People often fear the fast changing technological landscape. That distrust is not something new. Peter Paul Verbeek, Professor of Philosophy of Human and Technology at the University of Twente, describes how in the past people got afraid every time technology took a jump. Verbeek sees technology as a part of us, in every historical timeline. “Technology shapes how we are human, and how we see the world. It has always done that, from the fist ax to the iPhone.”

This jump of technology often bring waves of fear and hallucinations. Near the end of the 19th century typewriters brought a separation from the body. Before we had total control of our penmanship, the typewriter and telegraph replaced this control. This, together with the development of x-rays, frightened people. I talked to Simon Pummell, director of Shock Head Soul, about his research which included how new technology affects people.

Shock Head Soul is a documentation of the autobiography of the 19th century German judge, Daniel Schreber. In 1983 he started getting messages from god via a Writing Down Machine that connected everything with everything. The following 9 years Schreber was confined to an asylum. During his confinement he wrote Memoirs of my Nervous Illness which earned him lasting fame as an outsider artist. With his memoirs he plead and won his case in court, arguing that his belief system was a matter of religious freedom and that he was sane enough to return to society.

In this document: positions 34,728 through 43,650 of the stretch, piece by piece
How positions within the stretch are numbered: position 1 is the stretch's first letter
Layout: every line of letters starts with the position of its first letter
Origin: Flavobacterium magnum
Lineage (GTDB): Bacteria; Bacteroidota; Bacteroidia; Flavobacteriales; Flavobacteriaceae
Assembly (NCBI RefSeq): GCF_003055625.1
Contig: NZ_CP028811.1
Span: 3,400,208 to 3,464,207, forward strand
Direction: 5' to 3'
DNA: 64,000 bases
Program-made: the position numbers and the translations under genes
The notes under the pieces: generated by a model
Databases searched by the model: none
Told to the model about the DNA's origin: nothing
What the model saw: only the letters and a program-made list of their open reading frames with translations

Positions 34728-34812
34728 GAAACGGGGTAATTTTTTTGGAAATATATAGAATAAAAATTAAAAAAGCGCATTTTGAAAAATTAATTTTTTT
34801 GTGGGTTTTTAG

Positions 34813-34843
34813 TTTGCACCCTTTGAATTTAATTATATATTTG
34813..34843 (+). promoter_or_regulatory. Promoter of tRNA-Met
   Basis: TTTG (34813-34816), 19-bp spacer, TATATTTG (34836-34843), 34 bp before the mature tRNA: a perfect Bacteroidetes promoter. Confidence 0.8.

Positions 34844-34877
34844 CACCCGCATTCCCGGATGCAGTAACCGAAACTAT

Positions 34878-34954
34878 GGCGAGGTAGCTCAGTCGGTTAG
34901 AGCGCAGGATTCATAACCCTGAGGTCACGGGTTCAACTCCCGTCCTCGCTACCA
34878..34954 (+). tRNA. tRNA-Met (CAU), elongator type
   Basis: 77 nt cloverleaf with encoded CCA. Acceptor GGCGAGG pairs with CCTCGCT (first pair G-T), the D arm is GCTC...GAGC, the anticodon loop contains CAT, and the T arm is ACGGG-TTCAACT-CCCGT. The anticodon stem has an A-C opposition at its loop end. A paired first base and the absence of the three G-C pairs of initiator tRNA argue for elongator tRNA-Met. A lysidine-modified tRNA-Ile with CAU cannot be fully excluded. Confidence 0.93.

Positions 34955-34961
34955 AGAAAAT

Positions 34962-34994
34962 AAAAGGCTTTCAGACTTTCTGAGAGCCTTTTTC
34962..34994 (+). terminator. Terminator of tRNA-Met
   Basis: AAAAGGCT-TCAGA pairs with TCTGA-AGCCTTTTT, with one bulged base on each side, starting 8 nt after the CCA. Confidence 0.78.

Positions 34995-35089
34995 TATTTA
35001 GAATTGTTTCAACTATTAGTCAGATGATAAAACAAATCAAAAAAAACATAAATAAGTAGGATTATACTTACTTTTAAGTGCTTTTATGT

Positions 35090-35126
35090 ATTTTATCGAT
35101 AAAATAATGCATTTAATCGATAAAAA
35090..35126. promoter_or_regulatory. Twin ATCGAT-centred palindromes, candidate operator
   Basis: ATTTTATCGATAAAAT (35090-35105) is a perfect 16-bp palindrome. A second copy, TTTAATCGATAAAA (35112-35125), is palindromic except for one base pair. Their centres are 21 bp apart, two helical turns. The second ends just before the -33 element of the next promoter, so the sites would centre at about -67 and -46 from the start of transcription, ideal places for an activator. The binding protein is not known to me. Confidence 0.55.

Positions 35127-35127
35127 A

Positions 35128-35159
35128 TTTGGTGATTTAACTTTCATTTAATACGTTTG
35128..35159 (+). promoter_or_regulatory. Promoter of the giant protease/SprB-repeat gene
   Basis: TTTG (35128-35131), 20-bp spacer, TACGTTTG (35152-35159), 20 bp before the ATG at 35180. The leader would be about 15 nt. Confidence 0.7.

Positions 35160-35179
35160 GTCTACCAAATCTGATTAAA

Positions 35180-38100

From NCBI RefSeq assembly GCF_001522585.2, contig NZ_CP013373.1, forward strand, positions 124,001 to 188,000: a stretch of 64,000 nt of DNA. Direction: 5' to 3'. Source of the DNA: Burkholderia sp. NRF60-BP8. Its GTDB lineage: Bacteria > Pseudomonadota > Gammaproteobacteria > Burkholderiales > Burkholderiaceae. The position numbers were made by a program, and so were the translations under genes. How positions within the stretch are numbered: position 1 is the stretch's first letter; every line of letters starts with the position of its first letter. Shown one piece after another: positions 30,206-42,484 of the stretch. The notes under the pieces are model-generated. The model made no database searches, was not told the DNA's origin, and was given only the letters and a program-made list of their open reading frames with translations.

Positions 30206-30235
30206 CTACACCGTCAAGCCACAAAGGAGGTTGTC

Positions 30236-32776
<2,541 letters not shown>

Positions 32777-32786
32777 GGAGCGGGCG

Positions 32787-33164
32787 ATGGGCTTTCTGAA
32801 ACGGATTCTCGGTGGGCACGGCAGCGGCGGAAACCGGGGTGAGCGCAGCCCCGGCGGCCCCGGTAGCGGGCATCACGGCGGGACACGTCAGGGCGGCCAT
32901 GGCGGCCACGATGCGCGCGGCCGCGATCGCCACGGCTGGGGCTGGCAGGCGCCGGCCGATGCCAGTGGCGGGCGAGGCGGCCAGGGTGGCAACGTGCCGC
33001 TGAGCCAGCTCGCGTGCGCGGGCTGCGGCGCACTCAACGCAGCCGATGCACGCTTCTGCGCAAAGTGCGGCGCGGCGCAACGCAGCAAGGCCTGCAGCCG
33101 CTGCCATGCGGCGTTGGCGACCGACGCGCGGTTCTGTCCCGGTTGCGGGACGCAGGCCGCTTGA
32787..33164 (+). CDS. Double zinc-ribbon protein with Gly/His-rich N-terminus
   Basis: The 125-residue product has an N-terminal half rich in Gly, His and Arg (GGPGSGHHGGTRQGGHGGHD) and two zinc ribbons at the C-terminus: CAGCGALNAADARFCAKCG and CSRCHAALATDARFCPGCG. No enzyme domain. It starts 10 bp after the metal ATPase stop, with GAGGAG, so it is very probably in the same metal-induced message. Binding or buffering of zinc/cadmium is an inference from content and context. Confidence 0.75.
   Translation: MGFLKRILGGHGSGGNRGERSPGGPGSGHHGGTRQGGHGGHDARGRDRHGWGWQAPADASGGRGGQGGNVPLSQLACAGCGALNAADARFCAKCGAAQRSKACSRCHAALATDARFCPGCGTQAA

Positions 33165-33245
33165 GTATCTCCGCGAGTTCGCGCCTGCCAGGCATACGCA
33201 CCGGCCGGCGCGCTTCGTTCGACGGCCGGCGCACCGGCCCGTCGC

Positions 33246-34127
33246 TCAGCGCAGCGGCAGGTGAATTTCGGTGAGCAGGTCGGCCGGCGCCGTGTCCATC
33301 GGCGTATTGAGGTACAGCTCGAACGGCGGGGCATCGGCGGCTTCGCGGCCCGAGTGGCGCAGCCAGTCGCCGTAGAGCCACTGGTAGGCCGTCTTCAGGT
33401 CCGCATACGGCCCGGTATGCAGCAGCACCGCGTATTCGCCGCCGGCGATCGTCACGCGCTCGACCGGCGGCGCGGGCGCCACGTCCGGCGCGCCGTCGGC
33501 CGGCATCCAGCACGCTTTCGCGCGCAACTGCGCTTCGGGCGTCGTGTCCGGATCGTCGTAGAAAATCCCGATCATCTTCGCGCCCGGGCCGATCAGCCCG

“One of the things that came out of the research, and what is endorsed by the scientists in the film, is that people who are seriously psychotic seem to derive many of their fears from the sense that they are controlled by technology, those are always technologies that are rooted in our society in some way or other. When you look at the timeline of Schreber’s life, you see that he lived in a time when the X-rays were discovered, the telegraph, the typewriter, and that much of his fantasies had somehow to do with it, which made it easier for us to shape his ‘writing down machine’. – Simon pummel

Accordion Content

Verbeek, Peter Paul. Wij hebben geen klauwen dus hebben we ‘n Iphone. NRC.
6 Oct. 2017.

Schreber, Daniel Paul. Memoirs of my nervous illness. New York Review of Books, 1955.

Linssen, Dana. De uitvinding van het moderne individu. Filmkrant. 2012.